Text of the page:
19. ^ "Public Demand [Label]". Discogs. Retrieved 31 May 2019.
  20. ^ "Artful Dodger Official". Facebook. Retrieved 3 September 2019.
  21. ^ "UK Garage Act Artful Dodger Splits". Billboard, 16 July 2001. Retrieved 31 May 2019.
  22. ^ a b "Artful Dodger". TimeOut Dubai, 16 February 2009. Retrieved 16 June 2019.
  23. ^ "Addicted to Bass 2009". Discogs. Retrieved 11 June 2019.
  24. ^ Jaguar, "Artful Dodger Return as Original Dodger". Mixmag, 6 May 2017. Retrieved 8 May 2019.
  25. ^ John Twells, "FACT mix 609: Original Dodger". Fact, 10 July 2017. Retrieved 5 June 2019. Italic or bold markup not allowed in: |magazine= (help)
  26. ^ Jaguar, "Artful Dodger Return As Original Dodger". Mixmag, 6 May 2017. Retrieved 5 June 2019.
  27. ^ The Partae, "UKG Legends Return With New Single "Bubblin'"". The Partae, 4 September 2018. Retrieved 5 June 2019.
  28. ^ Akshay Bhanawat, "Original Dodger Unveil Brand New Shakka Collab - Find Space". The Music Essentials, 8 December 2017. Retrieved 6 June 2019.
  29. ^ "Artful Dodger". The Official Charts Company. Retrieved 20 May 2012.
  30. ^ a b c d e "BPI Certified Awards Search" (insert "Artful Dodger" into the box containing the text "Search BPI Awards", and then select "Go"). British Phonographic Industry. Retrieved 23 May 2019.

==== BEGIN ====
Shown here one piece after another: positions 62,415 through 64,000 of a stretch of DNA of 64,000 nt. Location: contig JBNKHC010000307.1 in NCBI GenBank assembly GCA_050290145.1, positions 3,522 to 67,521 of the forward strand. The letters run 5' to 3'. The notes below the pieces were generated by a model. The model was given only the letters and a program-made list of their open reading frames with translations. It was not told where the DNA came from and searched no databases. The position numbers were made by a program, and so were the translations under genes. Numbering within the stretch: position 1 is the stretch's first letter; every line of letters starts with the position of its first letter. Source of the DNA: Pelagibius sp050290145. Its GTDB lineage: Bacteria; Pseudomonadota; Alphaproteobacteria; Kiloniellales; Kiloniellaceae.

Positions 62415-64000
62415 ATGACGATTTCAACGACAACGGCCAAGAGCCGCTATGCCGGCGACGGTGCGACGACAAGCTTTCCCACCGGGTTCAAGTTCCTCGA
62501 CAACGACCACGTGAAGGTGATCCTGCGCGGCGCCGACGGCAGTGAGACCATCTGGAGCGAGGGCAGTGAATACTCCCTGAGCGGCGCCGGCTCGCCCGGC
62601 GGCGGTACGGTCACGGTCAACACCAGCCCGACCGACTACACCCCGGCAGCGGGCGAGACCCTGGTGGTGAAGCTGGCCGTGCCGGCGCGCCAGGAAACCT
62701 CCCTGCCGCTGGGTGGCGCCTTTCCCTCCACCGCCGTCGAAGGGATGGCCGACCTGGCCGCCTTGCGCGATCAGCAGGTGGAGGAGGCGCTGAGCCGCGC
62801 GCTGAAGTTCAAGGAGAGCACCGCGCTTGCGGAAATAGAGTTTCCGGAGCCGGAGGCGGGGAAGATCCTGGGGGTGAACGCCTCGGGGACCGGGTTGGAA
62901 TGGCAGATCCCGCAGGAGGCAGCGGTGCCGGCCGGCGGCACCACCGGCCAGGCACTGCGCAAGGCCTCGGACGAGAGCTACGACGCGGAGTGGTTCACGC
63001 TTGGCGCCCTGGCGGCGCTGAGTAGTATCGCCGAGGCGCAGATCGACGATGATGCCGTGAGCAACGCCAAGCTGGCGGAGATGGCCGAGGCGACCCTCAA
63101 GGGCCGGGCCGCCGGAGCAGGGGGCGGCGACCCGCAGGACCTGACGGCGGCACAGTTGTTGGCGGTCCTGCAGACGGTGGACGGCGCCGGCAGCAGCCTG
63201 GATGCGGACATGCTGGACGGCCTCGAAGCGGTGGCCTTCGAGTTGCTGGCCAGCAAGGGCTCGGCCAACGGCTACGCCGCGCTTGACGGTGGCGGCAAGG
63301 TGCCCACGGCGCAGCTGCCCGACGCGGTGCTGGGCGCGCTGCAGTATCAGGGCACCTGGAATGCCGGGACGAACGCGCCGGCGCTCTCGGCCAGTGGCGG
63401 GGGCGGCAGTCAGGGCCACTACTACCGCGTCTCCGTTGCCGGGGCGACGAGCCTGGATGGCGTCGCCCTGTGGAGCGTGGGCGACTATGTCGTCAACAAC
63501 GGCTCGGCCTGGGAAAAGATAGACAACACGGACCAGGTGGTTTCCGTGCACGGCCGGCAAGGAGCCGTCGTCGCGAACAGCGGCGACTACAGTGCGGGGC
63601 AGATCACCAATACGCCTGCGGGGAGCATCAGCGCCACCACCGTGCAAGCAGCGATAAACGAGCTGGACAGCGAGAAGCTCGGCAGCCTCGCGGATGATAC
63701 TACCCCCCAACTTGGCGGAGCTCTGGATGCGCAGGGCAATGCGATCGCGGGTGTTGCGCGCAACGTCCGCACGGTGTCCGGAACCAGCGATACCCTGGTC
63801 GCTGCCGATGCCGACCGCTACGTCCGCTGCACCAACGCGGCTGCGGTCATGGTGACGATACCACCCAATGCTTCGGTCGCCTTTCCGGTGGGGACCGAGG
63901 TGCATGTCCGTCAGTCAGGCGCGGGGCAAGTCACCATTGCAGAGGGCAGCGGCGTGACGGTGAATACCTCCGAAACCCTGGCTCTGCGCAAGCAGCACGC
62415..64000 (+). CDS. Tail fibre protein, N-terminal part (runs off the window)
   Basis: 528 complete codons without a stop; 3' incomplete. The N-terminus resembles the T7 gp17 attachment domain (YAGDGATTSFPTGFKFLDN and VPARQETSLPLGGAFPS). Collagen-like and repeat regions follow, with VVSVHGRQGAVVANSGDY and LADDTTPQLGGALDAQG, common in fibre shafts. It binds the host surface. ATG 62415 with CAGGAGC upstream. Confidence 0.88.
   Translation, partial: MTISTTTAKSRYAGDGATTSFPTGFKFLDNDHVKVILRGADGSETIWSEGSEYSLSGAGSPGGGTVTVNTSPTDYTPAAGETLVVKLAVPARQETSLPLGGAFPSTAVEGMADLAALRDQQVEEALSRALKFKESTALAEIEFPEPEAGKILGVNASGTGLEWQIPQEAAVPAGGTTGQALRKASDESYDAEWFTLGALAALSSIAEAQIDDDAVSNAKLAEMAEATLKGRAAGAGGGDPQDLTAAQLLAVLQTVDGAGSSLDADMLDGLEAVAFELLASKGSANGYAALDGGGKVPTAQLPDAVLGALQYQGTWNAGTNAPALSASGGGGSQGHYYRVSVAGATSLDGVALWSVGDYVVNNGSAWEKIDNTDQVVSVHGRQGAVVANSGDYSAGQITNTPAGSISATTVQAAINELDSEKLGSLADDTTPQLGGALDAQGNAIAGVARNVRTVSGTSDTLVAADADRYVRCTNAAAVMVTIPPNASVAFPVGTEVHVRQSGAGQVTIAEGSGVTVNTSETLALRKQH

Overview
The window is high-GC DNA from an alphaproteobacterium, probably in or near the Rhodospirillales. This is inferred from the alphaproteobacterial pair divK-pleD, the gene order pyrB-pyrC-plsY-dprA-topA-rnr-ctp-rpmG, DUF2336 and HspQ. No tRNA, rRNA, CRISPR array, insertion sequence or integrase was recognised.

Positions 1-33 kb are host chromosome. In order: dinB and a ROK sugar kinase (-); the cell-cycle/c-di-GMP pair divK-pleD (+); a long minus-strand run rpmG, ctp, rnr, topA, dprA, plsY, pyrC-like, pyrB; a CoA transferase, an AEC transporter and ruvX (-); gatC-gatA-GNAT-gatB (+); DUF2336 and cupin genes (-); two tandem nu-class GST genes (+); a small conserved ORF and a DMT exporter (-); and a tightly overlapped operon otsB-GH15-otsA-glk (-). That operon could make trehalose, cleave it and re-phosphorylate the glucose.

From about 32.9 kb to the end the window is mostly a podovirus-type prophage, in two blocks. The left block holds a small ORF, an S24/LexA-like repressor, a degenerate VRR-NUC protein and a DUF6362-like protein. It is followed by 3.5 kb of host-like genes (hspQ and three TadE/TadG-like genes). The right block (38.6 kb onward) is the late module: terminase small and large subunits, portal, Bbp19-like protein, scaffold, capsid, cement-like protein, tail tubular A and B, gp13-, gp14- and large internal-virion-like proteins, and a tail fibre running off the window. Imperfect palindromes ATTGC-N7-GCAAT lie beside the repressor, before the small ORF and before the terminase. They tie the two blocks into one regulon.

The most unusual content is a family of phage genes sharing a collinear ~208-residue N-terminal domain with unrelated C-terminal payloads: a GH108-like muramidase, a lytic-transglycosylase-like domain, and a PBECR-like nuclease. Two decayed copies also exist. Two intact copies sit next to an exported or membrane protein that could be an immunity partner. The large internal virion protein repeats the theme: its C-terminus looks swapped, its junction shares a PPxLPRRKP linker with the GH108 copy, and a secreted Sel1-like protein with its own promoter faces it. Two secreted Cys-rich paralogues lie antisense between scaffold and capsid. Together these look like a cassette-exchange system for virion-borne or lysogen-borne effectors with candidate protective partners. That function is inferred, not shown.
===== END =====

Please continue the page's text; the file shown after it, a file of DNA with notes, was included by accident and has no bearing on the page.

31. ^ "Artful Dodger Featuring Melanie Blatt". The Official Charts Company. Archived from the original on 27 April 2012. Retrieved 5 May 2012.
  32. ^ "Discography Artful Dodger". Hung Medien. Retrieved 5 May 2012. Italic or bold markup not allowed in: |work= (help)
  33. ^ "Discografie Artful Dodger". (in Dutch). Hung Medien. Retrieved 5 May 2012. Italic or bold markup not allowed in: |work= (help)
  34. ^ " Artful Dodger (Single)" (in German). Media Control Charts. Retrieved 5 May 2012.
  35. ^ "Discography Artful Dodger". Hung Medien. Retrieved 5 May 2012. Italic or bold markup not allowed in: |work= (help)
  36. ^ "Discography Artful Dodger". Hung Medien. Retrieved 5 May 2012. Italic or bold markup not allowed in: |work= (help)
  37. ^ "Discografie Artful Dodger". (in Dutch). Hung Medien. Retrieved 5 May 2012. Italic or bold markup not allowed in: |work= (help)
  38. ^ "Discography Artful Dodger". Hung Medien. Retrieved 5 May 2012.
  39. ^ "Discographie Artful Dodger". (in German). Hung Medien. Retrieved 5 May 2012. Italic or bold markup not allowed in: |work= (help)

External linksEdit